Readers write about religion in politics and the war in Iraq.
Religion's place in politics: Politicians' private lives
In response to C. Welton Gaddy's June 16 Opinion piece, "Candidates: stop misusing religion": Mr. Gaddy worries that the "sanctity of religion" has been violated during this presidential campaign. To some degree, we share his concern about candidates who use faith for political reasons. However, we do so as a personal matter, not as a constitutional one.
Despite the rhetoric about "separation of church and state," the Constitution places few explicit restrictions on religion in the public square. The Founders assumed that religion would be a part of public life. The father of the country, George Washington, wrote, "Of all the dispositions and habits which lead to political prosperity, Religion and morality are indispensable supports."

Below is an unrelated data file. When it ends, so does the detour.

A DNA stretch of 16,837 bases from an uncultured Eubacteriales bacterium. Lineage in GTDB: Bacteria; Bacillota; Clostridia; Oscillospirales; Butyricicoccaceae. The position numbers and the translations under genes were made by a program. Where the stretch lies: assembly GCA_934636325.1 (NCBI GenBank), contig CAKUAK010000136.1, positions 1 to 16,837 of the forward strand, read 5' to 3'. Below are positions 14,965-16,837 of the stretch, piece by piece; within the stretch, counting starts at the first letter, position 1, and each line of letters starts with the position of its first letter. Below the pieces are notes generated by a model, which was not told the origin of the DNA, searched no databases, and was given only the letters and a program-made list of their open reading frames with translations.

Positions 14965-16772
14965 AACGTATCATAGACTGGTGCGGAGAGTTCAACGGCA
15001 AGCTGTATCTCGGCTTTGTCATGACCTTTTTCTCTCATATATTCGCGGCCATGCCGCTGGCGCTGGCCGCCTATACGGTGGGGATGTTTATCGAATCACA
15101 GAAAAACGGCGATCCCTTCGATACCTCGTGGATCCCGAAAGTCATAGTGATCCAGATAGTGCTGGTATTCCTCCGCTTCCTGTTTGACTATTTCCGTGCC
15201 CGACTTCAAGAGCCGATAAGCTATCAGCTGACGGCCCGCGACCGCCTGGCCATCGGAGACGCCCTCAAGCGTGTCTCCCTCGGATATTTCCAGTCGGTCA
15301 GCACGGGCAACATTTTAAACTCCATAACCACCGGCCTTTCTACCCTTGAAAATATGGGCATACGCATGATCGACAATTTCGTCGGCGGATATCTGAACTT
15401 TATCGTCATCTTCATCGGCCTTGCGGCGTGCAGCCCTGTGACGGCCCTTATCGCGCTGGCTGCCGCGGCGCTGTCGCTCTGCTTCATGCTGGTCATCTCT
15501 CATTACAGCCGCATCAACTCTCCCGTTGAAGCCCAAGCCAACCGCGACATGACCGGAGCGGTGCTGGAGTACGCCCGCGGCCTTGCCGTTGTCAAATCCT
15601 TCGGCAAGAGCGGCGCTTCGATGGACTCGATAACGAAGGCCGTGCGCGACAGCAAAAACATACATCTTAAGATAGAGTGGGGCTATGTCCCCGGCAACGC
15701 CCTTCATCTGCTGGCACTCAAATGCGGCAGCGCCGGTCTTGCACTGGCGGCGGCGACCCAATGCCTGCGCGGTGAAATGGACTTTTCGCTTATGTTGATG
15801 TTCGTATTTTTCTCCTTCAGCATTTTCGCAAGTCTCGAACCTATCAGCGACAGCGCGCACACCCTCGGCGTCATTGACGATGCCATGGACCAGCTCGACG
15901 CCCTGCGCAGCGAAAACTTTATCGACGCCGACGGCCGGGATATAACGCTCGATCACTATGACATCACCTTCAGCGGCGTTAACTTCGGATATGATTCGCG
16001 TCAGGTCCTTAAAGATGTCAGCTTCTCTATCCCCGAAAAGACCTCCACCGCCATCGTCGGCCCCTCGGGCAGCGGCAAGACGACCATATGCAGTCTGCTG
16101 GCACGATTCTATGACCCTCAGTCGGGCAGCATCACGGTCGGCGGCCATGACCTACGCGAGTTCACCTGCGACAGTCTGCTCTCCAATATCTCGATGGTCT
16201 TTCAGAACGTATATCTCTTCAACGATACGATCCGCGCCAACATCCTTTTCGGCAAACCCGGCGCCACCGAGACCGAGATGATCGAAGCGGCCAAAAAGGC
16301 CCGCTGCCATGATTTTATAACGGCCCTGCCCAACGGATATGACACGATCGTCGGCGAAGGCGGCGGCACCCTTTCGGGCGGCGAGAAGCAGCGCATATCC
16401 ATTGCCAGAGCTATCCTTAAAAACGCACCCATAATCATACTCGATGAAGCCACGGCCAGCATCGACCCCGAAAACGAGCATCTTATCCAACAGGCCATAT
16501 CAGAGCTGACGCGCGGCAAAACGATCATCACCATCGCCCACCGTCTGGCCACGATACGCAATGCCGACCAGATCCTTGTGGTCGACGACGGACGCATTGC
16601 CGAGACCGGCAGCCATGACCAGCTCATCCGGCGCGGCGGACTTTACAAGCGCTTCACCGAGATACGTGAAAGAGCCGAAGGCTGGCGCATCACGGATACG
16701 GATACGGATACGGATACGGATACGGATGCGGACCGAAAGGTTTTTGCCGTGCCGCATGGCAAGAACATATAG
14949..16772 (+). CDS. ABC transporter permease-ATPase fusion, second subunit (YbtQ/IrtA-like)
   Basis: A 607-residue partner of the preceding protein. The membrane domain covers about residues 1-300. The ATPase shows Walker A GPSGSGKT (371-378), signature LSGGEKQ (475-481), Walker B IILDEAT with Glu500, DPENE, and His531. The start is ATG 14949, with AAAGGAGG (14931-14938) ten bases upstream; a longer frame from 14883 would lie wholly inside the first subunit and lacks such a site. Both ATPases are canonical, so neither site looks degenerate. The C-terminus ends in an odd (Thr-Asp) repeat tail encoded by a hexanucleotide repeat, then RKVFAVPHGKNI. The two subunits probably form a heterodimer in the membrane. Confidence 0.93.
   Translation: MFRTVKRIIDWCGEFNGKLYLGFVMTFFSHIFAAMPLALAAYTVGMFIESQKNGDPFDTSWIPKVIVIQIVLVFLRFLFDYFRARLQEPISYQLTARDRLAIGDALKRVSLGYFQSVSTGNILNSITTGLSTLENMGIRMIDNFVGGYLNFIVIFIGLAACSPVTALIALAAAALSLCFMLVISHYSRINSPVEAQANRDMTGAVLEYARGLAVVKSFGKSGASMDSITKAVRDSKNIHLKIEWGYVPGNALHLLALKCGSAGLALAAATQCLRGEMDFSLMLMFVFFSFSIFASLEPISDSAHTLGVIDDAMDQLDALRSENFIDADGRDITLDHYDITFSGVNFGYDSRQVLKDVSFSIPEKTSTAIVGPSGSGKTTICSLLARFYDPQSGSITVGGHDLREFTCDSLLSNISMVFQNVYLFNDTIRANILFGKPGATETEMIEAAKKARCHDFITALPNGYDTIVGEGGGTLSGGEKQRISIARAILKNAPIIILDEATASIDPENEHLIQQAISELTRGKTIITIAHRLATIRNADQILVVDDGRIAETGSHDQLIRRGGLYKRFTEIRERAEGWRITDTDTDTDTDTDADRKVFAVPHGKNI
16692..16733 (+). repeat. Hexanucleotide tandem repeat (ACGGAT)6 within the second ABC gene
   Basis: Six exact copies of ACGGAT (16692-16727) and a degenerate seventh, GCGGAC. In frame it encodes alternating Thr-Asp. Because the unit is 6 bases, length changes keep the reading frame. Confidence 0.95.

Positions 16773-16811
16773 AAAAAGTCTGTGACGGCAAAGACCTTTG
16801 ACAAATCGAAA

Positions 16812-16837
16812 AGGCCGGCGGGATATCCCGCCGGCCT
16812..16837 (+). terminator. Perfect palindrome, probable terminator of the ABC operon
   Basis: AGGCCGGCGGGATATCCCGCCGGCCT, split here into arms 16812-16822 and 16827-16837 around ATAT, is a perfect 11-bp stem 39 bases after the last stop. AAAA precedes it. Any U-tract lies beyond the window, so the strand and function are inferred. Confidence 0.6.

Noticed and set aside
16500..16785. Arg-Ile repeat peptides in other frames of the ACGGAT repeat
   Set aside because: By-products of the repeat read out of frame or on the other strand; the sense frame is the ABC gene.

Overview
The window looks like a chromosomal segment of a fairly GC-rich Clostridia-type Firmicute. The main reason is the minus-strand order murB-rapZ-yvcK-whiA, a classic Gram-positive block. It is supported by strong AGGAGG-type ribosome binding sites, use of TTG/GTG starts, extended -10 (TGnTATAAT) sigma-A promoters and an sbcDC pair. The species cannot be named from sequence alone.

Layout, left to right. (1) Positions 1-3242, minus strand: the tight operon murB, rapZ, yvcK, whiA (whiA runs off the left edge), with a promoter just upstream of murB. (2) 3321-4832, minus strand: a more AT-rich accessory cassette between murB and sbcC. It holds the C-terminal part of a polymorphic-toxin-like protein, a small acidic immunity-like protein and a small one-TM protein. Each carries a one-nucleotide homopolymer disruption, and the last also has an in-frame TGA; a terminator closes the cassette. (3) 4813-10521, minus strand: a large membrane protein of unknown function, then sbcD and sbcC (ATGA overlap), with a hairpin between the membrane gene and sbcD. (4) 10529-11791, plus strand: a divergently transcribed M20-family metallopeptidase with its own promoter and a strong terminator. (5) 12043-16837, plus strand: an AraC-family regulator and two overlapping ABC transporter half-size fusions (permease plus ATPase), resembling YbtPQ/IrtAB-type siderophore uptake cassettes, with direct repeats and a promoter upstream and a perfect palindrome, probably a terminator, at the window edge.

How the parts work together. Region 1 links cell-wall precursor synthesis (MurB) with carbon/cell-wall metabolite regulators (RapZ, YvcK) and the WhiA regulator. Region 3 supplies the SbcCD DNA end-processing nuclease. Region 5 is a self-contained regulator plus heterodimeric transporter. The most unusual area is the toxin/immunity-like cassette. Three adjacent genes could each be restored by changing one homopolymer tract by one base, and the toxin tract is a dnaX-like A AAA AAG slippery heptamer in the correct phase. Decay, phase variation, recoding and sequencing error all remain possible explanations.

Voters may personally like or dislike some of the ways in which the presidential candidates have chosen to bring religion into the public square. However, the fact that they have done so certainly does not violate the Constitution.
Regarding the recent Opinion piece on religion in politics: As a staunch secularist, I, too, wince when candidates use religion as a stage prop, and I feel that our country deserves an electoral campaign that treats public religion with the same suspicion held by those who built the Constitution.